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Update: Tijuana Garage Owner Addresses Closure, ‘Baseless Rumors’ In Essay To WNA

We published his comments word for word.

Josh Sagarin, the owner of Tijuana Garage, late-Wednesday responded to What Now Atlanta’s (WNA) request for comment following news of the restaurant’s closure.

We published Sagarin’s essay below, word for word.

Tijuana Garage, at 351 Moreland Avenue NE, abruptly closed its doors for good after 15 years ahead of the Christmas holiday.

Here’s what happened, according to Sagarin:


Since you are the top source for all things restaurant related in Atlanta, I want to fill in blanks and dispel rumors about the closing of Tijuana Garage. Tijuana Garage finally closed after a protracted attempt to save the business.

All of the private events that were planned for Tijuana Garage including the Atlanta Beer Festivals, “New Beer’s Eve” event on Dec 31, 2018, will go on as scheduled.

Despite baseless rumors, there are no plans to demolish any of the buildings or to build condos on site. 351 group, LLC, the landlord, has listed the restaurant space for lease with the Shumacher Group. There is already strong tenant interest in opening a new restaurant in the Tijuana Garage space, with a goal of opening by Mid-summer 2019.

Back in 2003, when we opened Tijuana Garage, we wanted to build a place we could walk to and have a drink the patio with our friends and our kids—that’s why we did it. I always said when it stopped being fun it was time to let someone else have the space. After fifteen years, of good food, great drinks and parties on the patio that time has arrived. That time really arrived six months ago, but the managers and I really tried to stave off the inevitable for too long.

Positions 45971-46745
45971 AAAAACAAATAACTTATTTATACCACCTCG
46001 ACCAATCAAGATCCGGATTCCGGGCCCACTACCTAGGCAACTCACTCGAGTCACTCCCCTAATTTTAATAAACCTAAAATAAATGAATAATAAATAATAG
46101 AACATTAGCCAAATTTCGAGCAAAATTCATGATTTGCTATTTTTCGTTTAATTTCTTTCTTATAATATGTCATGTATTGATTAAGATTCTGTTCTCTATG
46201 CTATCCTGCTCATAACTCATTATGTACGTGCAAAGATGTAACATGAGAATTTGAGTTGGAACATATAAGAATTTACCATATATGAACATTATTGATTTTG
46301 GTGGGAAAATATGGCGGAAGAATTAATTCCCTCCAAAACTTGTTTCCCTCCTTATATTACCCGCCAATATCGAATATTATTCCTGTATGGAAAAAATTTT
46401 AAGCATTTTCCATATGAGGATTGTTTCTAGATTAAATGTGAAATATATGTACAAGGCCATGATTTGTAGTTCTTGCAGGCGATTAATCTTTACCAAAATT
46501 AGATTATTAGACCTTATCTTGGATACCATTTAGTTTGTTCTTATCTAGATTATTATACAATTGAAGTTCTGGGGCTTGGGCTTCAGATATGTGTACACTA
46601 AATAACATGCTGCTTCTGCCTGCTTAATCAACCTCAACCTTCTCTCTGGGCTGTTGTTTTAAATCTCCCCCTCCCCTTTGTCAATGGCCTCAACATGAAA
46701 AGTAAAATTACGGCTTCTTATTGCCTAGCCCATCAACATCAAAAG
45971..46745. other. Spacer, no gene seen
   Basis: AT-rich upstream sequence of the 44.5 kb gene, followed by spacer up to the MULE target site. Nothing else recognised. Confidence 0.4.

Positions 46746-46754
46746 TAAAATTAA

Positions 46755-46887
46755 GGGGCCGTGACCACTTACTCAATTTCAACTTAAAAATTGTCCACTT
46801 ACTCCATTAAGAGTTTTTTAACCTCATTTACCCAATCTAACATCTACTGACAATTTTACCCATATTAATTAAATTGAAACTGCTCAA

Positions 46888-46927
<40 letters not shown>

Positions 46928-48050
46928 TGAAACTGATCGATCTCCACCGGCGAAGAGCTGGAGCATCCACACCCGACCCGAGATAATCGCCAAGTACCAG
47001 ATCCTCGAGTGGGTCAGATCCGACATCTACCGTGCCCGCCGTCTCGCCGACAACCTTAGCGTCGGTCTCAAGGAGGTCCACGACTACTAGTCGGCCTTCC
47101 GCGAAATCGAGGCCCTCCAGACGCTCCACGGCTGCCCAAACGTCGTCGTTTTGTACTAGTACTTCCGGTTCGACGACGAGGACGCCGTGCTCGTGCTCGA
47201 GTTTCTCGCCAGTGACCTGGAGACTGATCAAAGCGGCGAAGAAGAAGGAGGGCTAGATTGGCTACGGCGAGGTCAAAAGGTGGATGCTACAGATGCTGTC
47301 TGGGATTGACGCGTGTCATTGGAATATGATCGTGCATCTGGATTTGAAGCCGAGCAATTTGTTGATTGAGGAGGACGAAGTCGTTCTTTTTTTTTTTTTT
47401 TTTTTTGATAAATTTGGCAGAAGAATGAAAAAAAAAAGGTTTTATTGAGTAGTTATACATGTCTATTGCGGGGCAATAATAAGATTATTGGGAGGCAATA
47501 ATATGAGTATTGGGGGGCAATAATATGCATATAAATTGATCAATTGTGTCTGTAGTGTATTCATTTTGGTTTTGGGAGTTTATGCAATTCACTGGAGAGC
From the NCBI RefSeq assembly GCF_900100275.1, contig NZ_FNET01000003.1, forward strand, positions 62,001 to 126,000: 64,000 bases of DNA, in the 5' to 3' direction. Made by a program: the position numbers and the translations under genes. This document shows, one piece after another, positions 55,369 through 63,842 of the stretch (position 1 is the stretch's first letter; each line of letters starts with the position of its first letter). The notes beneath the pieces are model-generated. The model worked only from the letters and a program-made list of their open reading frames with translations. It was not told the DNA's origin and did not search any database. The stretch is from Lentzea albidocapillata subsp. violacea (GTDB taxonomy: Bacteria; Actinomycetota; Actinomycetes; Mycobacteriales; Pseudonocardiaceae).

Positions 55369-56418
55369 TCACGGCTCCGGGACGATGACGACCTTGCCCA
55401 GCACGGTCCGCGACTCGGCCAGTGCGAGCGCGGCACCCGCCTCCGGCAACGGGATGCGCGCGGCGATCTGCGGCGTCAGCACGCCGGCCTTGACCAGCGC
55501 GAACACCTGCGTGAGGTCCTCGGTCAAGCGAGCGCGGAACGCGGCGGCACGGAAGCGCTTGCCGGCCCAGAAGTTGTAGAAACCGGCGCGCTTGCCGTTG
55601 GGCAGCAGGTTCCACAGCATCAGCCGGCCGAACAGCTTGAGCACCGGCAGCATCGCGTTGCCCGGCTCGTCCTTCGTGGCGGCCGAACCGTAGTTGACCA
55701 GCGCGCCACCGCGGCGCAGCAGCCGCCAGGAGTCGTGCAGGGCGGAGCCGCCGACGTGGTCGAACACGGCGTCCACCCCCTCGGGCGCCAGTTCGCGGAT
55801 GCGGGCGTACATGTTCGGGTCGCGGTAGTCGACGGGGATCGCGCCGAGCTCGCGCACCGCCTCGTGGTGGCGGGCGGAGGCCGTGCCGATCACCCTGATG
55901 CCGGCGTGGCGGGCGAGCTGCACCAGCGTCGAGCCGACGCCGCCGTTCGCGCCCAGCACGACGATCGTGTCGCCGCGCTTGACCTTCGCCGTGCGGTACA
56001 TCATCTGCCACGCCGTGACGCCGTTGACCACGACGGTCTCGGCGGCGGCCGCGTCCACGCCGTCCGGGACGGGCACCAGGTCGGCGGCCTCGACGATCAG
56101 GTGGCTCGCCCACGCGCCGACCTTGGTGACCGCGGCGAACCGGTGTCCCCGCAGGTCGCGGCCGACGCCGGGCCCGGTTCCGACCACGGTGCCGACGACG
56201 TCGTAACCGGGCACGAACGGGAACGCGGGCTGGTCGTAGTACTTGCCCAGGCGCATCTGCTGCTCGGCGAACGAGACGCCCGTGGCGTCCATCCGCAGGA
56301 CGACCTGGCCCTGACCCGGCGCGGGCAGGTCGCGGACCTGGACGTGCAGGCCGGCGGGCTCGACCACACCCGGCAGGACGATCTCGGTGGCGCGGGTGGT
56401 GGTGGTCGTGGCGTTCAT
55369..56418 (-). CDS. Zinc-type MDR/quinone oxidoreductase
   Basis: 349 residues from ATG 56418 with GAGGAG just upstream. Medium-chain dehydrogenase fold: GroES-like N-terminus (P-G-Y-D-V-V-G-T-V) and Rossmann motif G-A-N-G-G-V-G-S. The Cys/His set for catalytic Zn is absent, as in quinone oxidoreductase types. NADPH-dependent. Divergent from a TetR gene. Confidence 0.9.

As a neighborhood staple Tijuana Garage served simple basic, old-school Tex-Mex and Tacos in a family friendly atmosphere for over a decade. By 2016, with the development along the BeltLine, the opening of Krog Street, and Ponce City Markets, and the addition of so many newer, shinier and honestly, excellent restaurants in the area, Tijuana Garage began to feel dated. Basic Tex-Mex was no longer the draw it had been ten years earlier. Tijuana Garage was never chef-driven, it was always a neighborhood pub with good food, as time passed, our guests were looking for new and different culinary experiences. Month by month, a slow but steady loss in business had begun, especially in our core neighborhood and family business.

Beginning at about the same time, the rapidly rising cost of in-town living and the national the crackdown on immigration gutted our employee pool. Hiring experienced and motivated kitchen staff, servers, and bartenders became far more difficult, a trend that continues today. Throughout 2015 and 2016 we tried various promotions, music, trivia nights and menus changes. Nothing stopped the decline in sales. I tried recruiting staff from various websites, schools, even running ads OTP, the talent pool continued to dry up. Juggling increased competition, staffing and management challenges was draining, in late 2017, I decided to make one final shot at reviving Tijuana Garage in 2018.

My staff and I had invested a lot of sweat, time, and hard work into rebuilding sales and retaining loyal fans. We owed it to our customers, and I owed it to the people working for the company both front and back of house. Sales in 2018 started off strong, but as a pleasant spring turned in to a rain-drenched summer, killing our patio business, sales resumed their steady decline.